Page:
During the spring lockdown, Vivien Dicks had a bit of time to do some online family history. She was searching for a newspaper photograph she remembered her late mother having had many years before.
It was a captioned image of her mother, Marjorie Rothwell, and Cyril Lord, the owner of the mill where her mother worked. Only it wasn’t. The family story went that the photo was a fake – Marjorie had never actually met Cyril.
Vivien couldn’t find any references to the faked photo online but she was surprised to find references to a 78rpm gramophone record which featured both her mother and Cyril Lord. Vivien followed a trail leading her to the Unlocking Our Sound Heritage team at Manchester Central Library.
Digitisation Manager Siân Williams has made this short film dramatising Vivien’s journey from googling her mother’s name to listening to her voice.
The record had been deposited with the North West Sound Archive in 2013 and was already digitised. It was therefore a simple job for us (once we got back into the building) to let Vivien hear her mother’s voice for the first time since she died in 2003. Marjorie Rothwell is the second of four voices you hear on the record. Cyril Lord speaks last.
The record is a curious item, and its xenophobic language make it a difficult listen. It was circulated in 1957, at a time when Lancashire’s mills were struggling against international competition and facing a very uncertain future. Cyril Lord seems to have produced it as a lobbying tool to play to MPs in Westminster to try to get them to shift to a more protectionist textiles policy.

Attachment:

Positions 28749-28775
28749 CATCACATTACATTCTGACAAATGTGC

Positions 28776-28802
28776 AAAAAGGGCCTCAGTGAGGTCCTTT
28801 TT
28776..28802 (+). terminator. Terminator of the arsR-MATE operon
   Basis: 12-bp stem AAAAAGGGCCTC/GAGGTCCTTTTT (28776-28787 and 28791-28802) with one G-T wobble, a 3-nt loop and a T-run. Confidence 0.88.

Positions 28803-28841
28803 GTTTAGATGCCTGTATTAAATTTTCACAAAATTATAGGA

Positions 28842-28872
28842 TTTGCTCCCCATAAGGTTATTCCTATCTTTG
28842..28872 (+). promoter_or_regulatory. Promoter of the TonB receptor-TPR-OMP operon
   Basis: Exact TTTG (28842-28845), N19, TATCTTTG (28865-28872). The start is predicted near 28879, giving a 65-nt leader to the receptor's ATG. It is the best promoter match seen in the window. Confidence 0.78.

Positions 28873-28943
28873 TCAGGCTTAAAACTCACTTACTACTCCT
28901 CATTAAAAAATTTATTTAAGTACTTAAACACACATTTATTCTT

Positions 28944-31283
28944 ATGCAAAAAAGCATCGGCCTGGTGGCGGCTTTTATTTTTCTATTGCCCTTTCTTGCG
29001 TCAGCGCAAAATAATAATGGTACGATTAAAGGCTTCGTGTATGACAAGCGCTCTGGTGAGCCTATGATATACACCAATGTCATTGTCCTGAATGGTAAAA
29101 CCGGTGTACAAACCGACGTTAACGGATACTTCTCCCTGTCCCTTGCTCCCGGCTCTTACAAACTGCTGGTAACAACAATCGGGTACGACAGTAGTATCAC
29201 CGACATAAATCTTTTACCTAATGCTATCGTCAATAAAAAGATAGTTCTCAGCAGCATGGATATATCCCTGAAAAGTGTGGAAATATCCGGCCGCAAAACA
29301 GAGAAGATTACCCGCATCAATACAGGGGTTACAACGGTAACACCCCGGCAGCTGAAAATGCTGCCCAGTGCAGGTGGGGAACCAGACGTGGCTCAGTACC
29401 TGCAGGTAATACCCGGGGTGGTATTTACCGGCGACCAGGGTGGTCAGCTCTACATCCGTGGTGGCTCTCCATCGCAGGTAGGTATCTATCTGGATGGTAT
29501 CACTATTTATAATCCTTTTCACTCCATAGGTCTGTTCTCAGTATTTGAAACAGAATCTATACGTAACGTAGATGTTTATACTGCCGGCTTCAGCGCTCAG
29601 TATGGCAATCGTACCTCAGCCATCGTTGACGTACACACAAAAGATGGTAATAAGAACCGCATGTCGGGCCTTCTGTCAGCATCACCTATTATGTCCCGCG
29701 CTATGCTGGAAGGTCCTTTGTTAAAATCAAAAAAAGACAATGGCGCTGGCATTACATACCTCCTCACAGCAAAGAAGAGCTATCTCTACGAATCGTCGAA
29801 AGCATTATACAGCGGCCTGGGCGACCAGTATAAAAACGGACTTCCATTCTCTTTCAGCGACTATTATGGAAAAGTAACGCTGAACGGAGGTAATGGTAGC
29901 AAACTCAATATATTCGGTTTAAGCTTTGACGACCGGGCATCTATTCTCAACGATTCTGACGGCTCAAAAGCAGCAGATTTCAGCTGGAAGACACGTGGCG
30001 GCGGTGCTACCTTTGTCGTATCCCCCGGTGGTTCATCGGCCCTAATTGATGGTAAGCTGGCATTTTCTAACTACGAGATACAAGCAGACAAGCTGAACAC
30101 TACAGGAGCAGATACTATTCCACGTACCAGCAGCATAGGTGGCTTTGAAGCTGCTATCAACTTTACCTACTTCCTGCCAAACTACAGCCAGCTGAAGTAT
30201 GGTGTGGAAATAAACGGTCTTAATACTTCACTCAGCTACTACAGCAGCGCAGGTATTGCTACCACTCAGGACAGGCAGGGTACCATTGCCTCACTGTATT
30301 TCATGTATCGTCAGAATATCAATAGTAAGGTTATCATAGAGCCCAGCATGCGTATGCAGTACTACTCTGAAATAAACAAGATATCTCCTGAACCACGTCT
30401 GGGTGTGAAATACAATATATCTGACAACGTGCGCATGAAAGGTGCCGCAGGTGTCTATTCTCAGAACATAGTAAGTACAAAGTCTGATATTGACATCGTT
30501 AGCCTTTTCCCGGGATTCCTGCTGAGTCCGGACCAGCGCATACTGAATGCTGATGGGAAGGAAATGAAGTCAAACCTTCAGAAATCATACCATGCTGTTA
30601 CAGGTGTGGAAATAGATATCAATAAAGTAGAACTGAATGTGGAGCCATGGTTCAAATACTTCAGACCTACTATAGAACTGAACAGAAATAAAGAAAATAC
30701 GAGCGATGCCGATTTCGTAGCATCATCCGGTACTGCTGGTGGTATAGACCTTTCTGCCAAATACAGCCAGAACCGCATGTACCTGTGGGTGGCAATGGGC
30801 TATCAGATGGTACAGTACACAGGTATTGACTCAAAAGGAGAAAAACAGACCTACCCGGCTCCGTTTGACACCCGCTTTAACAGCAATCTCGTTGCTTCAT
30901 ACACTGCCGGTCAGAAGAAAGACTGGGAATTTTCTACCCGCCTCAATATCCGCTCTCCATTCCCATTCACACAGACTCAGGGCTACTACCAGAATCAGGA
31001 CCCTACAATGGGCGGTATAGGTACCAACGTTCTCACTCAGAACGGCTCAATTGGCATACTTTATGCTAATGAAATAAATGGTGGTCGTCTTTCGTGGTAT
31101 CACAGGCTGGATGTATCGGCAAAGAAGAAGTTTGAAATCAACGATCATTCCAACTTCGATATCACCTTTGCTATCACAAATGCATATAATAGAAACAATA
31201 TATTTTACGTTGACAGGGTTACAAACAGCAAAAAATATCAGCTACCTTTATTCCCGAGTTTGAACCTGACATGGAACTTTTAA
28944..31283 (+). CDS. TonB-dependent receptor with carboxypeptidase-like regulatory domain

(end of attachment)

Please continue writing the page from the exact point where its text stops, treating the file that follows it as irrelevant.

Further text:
Vivien thinks that her mother is reading a script written by someone else, but that she must have believed in the words she spoke. Vivien explains that it was a very worrying time for mill employees, and that her mother’s politics were in fact very liberal, including organising fellow residents in her Bournemouth old folks home to demonstrate against Margaret Thatcher at Tory party conferences!
As an archivist you get family history enquiries like this every day. Dealing with them can become repetitive, and it’s easy to switch off after a while. But listening to Vivien talk about what it was like for her and her family to hear her mother’s voice again after all this time really made my day, and reminded me why I love my job.
Unfortunately we haven’t been able to find the faked photo in the Manchester Evening News or the Oldham Chronicle – yet. But Vivien’s family history journey continues. Do you recognise any of the other voices on the record? If so we’d love to hear from you!